Hassan Whiteside took a gamble with his career when he signed with the Miami Heat. A late second round pick, Whiteside was drafted in 2010 and struggled to even become a rotation player with the Sacramento Kings. After spending two years in China, he was signed and subsequently waived by the Memphis Grizzlies, twice. Pat Riley and Erik Spoelstra had nothing to lose when they signed him. Hassan may have well as had his last run at the NBA if he did not work out. Watching him during his early days at South Beach made it easy to fall in love with his athletic potential and physical presence. Few NBA centers – during the 2014-15 season – quite had the ability to run the floor and dominate on both ends of the floor. He literally swallowed up the ball when he blocked his opponent’s shots. This ability to command the game and endless potential earned him a 4 year, $98 million contract. Unfortunately, his game has yet to fully render itself and his inability to consistently have the right mentality has severely impacted his ability to impact a Miami team that is keen on winning.
Injuries and fitness issues plagued the center’s season. He missed 28 games during various points of the regular season and simply looked out of shape. It was uncomfortable – at times – to watch him labor his body up and down the court. Whiteside has even cited his injury as the main reason for why he is in and out of Spoelstra’s rotation. On the bright side, he has claimed that he has “completely healed” and now feels like his old self again. This is certainly a factor if he is to become a central part of Miami’s long-term plans. Health aside, Hassan Whiteside has never fully bought into the Heat system. While he was on his league minimum deal, he did as told though there were times where he was simply switched off on the floor. As a rim-protector, he is an excellent secondary defender with a majority of his blocks coming of his help defense. When tasked to defend opposing centers one-on-one, Whiteside has struggled. On the offensive end of the floor, he can be best described as bipolar. On any given night, he can change from being full of energy with the offense running through him to completely invisible in a matter of possession.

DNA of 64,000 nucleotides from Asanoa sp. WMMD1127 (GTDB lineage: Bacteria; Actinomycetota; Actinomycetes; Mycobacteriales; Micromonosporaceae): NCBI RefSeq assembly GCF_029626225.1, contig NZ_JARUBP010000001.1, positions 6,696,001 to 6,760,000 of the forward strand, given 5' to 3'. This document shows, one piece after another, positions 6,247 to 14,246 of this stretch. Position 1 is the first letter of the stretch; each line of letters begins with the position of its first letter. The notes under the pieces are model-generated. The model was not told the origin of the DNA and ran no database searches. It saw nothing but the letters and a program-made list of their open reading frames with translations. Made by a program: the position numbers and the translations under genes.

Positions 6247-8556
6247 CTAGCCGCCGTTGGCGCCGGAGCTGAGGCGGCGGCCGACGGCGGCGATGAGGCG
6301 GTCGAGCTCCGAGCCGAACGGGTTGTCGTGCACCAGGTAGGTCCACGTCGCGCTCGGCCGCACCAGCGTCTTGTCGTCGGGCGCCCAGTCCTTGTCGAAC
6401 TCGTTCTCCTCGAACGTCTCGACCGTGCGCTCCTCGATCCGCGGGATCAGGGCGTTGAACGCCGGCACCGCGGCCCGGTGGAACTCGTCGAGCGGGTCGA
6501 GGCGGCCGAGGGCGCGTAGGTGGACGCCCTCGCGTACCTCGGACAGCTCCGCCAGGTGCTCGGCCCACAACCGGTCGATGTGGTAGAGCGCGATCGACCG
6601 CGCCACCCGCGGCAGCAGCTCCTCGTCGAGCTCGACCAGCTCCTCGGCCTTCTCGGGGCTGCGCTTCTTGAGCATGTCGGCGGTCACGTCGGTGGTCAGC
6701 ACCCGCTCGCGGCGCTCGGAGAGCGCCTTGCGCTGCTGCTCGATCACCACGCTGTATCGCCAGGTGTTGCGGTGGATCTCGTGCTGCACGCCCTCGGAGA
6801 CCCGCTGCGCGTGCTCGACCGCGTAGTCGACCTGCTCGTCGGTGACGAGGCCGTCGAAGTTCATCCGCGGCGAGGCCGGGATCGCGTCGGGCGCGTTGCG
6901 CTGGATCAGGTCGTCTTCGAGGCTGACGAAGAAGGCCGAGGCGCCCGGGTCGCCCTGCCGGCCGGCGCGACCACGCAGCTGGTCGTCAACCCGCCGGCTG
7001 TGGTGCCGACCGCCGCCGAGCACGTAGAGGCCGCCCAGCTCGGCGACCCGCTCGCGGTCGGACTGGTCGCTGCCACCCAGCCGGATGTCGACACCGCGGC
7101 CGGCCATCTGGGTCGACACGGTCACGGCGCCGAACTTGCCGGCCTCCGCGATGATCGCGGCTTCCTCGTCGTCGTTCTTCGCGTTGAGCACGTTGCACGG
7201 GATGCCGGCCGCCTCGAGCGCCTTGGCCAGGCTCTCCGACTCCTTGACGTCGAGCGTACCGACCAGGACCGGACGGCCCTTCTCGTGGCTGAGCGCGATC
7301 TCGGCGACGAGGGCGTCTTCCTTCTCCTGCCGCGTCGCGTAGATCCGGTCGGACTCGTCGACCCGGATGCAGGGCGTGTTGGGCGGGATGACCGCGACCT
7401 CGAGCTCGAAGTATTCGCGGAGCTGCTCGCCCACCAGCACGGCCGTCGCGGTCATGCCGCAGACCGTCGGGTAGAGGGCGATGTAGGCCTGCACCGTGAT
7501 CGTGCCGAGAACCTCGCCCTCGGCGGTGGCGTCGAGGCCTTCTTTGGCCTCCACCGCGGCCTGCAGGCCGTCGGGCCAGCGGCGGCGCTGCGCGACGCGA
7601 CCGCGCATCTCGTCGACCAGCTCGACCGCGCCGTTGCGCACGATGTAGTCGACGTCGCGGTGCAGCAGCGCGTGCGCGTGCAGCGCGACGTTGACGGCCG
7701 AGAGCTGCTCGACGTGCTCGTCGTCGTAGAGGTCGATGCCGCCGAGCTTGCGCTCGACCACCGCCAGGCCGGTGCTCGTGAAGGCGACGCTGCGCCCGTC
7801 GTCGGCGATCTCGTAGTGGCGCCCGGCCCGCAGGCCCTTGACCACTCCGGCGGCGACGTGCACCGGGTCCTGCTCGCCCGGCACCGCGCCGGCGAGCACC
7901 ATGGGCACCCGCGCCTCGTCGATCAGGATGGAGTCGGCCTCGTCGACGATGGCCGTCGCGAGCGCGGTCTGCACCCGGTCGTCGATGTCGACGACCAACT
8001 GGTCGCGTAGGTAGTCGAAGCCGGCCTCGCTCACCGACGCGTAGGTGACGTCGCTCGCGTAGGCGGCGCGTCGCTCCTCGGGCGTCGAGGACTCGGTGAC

During the offseason, Whiteside has met with Spoelstra and Pat Riley. It seems they though they have re-established a relationship that was broken for most of the 2017-18 season. Both parties have come out with high hopes as they now seem to trust each other again. This is definitely a good sign with training camp starting in six weeks. One can only assume that Whiteside will see more minutes on the floor and a greater role. A talk with his Head Coach and President is a step in the right direction. The rest if on the player. Whiteside has make drastic strides to diversify his offensive game. At 29, he just has to realize that he will at best be a below-average player on the low post. Feeding him on the block has normally resulted in turnovers or terrible shots. Demanding the ball and eating up the shot clock to put up a lousy shot will only limit his game, and the Heat’s. Instead of working from right under the basket. Whiteside should focus on becoming an expert screen setter. His physical presence should give him plenty of easy buckets on the pick-and-roll and mismatches for other players to exploit.
He has earned his money on the other end of floor. By averaging 12.1 RPB and 2.6 BPG with the Heat, Hassan sees himself as a viable candidate for Defensive Player of the Year. During the 2015-16 season, he led the NBA in blocks with 3.7 per game which earned him place on the All-NBA Defense team. The next season, he averaged a career high in rebounds and led the NBA with 14.1 per game. Whiteside’s ability to come from the weak side to swat shots is impressive. It’s a rare ability that few players possess with even fewer being able to do it with Hassan’s consistency. His main problem is his over reliance on his best defensive trait. This often leave his man wide open for easy shot or offensive rebounds. This compromises an otherwise excellent Miami defense.
Becoming a more selfless player will greatly improve his game and shows Erik Spoelstra and Pat Riley that he cares about a lot more than just his individual numbers. Buying into their system is what got him a massive payday. Believing that he is a ball-dominant two way center is delusional. This season might be Whiteside’s last as a player who can bargain a large proportion of a team’s salary cap. At the end of the season, his contract was next to untradeable given that he will opt into the last year of his current deal. It is now or never for Hassan Whiteside. He can be a valuable player for the Heat, or their worst liability. The choice is to make.